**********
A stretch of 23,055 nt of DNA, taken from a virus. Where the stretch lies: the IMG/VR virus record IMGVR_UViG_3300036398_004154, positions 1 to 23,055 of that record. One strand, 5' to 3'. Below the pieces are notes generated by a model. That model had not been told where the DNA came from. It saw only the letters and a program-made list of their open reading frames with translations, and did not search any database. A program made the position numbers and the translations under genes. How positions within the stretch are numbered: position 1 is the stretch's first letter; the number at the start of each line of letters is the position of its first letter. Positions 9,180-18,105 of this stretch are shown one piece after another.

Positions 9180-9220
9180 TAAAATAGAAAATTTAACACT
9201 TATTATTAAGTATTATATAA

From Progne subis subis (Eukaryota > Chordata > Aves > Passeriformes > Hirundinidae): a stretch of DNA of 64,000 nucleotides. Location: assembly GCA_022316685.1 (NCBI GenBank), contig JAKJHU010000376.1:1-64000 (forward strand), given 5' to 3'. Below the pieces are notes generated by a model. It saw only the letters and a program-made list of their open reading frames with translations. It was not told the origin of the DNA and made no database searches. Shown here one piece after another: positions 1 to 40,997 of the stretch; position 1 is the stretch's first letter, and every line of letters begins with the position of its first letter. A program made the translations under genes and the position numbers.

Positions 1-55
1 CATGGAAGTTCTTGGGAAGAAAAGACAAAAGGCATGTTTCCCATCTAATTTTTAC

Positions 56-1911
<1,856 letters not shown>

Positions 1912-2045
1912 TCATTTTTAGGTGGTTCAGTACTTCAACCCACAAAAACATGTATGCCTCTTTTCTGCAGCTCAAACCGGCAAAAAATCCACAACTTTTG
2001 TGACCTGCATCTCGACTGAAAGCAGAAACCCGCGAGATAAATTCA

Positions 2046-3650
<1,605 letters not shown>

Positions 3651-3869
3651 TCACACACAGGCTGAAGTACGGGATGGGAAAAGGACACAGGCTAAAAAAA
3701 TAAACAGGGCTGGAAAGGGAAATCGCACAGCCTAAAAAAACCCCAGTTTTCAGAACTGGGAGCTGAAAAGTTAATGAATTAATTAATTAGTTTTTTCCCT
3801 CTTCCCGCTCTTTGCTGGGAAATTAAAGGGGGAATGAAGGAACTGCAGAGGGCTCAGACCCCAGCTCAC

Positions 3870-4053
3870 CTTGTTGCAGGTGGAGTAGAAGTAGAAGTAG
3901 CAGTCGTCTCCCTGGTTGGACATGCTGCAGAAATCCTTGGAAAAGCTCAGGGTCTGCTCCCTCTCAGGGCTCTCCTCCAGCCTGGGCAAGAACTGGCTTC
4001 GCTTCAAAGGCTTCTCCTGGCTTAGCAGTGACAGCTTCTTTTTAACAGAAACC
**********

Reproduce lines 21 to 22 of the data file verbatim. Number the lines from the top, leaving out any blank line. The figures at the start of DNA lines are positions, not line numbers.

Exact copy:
3901 CAGTCGTCTCCCTGGTTGGACATGCTGCAGAAATCCTTGGAAAAGCTCAGGGTCTGCTCCCTCTCAGGGCTCTCCTCCAGCCTGGGCAAGAACTGGCTTC
4001 GCTTCAAAGGCTTCTCCTGGCTTAGCAGTGACAGCTTCTTTTTAACAGAAACC